I’m strongly considering changing my reading material for my software engineering class. I like Code Complete in a lot of ways, but it really does feel a bit old and a lot of bits are not super well organised or presented. And it’s big without being super nicely modularised. It’s not really a textbook. I’m planning a pretty significant reworking of the course (to consolidate some stuff) so this is the time to change.
I was looking at a text that has some good reviews and decent presence on Open Syllabus and a metric ton of supporting material. I’ve never used supporting material but one can see the attraction!
I’m skimming a copy starting with the intro. The intro of text tends to be a really weak bit especially if it’s didactic instead of tutorialesque, so I forgave the cutesy intro dialogue. There were some helpful fake graphs about characteristic error rates which seemed fun. Then I hit the following description in a list of “kinds of software”:
Artificial intelligence software—makes use of nonnumerical algorithms to solve complex problems that are not amenable to computation or straightforward analysis. Applications within this area include robotics, expert systems, pattern recognition (image and voice), artificial neural networks, theorem proving, and game playing.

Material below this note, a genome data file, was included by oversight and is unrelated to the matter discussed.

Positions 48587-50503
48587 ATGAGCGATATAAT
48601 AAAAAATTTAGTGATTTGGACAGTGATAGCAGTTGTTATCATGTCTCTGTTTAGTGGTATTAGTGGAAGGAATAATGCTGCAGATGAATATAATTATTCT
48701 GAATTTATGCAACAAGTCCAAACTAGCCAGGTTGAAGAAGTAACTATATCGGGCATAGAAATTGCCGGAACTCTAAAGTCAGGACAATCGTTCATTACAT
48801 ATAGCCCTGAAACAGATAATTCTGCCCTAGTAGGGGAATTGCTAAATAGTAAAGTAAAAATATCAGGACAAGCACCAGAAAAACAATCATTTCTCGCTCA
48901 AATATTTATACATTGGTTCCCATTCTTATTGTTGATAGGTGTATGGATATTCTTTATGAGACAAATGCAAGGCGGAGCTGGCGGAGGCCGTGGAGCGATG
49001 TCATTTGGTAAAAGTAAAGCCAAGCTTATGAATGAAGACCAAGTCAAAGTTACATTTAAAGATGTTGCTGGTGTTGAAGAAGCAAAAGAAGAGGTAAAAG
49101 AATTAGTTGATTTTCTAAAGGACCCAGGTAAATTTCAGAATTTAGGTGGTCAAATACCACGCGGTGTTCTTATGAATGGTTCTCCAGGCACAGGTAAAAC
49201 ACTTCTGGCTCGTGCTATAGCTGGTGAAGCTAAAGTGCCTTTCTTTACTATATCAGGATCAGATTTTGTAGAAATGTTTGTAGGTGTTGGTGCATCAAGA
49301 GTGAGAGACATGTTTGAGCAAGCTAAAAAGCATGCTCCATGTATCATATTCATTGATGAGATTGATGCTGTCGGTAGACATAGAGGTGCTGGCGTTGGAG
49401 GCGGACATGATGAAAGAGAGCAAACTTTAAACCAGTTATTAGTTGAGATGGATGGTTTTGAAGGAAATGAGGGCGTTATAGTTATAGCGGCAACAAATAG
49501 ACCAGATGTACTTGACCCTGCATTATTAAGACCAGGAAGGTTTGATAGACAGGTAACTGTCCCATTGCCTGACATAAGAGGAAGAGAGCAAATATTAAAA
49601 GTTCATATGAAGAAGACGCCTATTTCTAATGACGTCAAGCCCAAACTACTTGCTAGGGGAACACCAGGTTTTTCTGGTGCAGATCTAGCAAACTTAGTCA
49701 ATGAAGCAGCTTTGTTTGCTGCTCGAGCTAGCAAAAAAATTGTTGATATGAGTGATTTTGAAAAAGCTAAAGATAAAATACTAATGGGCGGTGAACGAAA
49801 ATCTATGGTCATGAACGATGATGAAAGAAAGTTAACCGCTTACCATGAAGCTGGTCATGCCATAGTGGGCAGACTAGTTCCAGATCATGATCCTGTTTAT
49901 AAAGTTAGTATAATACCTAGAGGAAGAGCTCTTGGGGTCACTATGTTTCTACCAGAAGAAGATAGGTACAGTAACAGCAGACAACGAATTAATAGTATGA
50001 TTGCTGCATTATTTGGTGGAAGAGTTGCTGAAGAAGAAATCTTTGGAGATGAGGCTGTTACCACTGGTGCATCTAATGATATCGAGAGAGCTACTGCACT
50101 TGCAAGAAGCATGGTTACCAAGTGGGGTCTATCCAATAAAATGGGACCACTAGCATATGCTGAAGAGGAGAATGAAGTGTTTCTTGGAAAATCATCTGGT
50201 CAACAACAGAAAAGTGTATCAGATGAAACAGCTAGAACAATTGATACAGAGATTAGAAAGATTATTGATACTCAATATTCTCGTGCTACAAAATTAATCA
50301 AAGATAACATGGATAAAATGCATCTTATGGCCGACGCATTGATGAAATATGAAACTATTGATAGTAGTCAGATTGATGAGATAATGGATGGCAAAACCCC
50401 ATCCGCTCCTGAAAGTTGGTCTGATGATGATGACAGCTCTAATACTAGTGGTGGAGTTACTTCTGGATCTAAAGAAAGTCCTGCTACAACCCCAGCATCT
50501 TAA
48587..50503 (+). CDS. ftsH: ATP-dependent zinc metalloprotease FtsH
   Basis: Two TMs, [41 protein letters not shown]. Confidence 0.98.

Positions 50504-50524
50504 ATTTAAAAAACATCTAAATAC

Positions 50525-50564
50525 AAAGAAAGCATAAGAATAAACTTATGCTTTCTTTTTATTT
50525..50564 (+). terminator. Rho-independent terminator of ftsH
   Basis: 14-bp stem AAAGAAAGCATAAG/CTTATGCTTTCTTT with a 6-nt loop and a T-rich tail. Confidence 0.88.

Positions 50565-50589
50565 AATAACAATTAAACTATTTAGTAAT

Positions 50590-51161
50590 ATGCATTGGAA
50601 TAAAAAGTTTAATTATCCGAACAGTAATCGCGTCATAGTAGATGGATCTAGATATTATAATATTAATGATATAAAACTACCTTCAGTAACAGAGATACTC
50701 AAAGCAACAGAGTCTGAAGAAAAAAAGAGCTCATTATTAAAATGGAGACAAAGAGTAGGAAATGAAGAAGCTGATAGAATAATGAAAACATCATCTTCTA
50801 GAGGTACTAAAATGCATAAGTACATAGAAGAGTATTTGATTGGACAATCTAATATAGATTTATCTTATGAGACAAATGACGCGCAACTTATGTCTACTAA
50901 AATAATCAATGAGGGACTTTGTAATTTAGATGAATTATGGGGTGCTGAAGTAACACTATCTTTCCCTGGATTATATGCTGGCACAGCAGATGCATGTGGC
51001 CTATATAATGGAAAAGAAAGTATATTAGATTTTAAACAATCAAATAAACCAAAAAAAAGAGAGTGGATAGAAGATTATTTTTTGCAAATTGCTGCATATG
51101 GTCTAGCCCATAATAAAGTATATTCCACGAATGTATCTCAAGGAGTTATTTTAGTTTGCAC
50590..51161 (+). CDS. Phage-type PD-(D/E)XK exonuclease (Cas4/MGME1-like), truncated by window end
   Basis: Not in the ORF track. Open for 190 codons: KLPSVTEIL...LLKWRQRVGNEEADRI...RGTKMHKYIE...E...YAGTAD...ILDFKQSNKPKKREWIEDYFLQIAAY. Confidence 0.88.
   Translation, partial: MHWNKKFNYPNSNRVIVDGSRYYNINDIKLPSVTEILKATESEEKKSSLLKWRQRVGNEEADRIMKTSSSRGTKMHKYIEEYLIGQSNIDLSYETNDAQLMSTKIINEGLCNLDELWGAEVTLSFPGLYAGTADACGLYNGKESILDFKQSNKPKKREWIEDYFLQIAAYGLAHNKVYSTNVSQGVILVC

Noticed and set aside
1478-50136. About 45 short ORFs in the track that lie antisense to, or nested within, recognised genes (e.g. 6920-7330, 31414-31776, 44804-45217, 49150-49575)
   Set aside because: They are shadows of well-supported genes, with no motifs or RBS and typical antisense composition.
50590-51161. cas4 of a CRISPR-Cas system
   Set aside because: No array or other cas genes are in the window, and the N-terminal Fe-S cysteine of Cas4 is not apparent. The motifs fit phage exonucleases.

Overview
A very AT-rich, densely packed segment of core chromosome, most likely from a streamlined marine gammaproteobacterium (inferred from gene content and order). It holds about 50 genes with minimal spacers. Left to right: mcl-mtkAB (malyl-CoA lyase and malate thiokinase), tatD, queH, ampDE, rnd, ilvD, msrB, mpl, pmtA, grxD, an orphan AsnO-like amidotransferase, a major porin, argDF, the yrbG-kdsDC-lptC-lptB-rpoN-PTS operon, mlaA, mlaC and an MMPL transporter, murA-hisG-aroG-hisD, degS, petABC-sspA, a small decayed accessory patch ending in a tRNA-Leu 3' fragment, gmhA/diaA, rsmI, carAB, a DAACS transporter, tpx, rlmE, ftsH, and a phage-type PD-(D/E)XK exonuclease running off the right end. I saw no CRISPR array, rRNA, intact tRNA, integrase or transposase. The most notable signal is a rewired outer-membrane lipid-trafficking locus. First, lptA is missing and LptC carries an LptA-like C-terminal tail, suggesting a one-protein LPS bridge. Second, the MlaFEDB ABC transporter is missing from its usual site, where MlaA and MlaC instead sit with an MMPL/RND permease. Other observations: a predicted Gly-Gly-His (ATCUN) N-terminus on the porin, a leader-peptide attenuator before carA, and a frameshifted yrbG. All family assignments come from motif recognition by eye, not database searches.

Say what? “Nonnumerical algorithms”?!?!?! Right before talking about artificial neural networks??!?! Maaaaybe there’s a specialised enough variant of “numerical algorithm” (written primarily in Fortran?!?) where this is technically not wildly false, but it sure the hell is misleading here (given the standard distinction between symbolic and non-symbolic AI). Seriously bonkers.
But…ok. Does one extremely boneheaded bit of a sort of throwaway warrant tossing the whole thing? Maybe? I want to be fair. I can always guard against this in lecture…I guess. Then I hit:
- Software has become deeply embedded in virtually every aspect of our lives, and as a consequence, the number of people who have an interest in the features and functions provided by a specific application has grown dramatically. When a new application or embedded system is to be built, many voices must be heard. And it sometimes seems that each of them has a slightly different idea of what software features and functions should be delivered. It follows that a concerted effort should be made to understand the problem before a software solution is developed.
Oy. I mean, the dude has chapters on iterative and agile processes, so there’s some course correction. But. Come. ON!
Ok, now I dump it from the list.